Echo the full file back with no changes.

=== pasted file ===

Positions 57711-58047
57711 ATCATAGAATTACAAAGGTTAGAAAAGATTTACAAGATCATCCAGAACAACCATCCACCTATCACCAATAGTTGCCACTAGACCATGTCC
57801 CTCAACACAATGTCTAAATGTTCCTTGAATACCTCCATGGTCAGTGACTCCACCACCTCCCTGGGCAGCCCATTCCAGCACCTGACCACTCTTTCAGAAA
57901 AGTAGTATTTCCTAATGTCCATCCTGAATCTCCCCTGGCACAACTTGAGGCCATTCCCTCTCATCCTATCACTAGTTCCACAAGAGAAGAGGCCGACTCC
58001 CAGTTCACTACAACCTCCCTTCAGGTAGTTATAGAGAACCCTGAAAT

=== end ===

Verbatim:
Positions 57711-58047
57711 ATCATAGAATTACAAAGGTTAGAAAAGATTTACAAGATCATCCAGAACAACCATCCACCTATCACCAATAGTTGCCACTAGACCATGTCC
57801 CTCAACACAATGTCTAAATGTTCCTTGAATACCTCCATGGTCAGTGACTCCACCACCTCCCTGGGCAGCCCATTCCAGCACCTGACCACTCTTTCAGAAA
57901 AGTAGTATTTCCTAATGTCCATCCTGAATCTCCCCTGGCACAACTTGAGGCCATTCCCTCTCATCCTATCACTAGTTCCACAAGAGAAGAGGCCGACTCC
58001 CAGTTCACTACAACCTCCCTTCAGGTAGTTATAGAGAACCCTGAAAT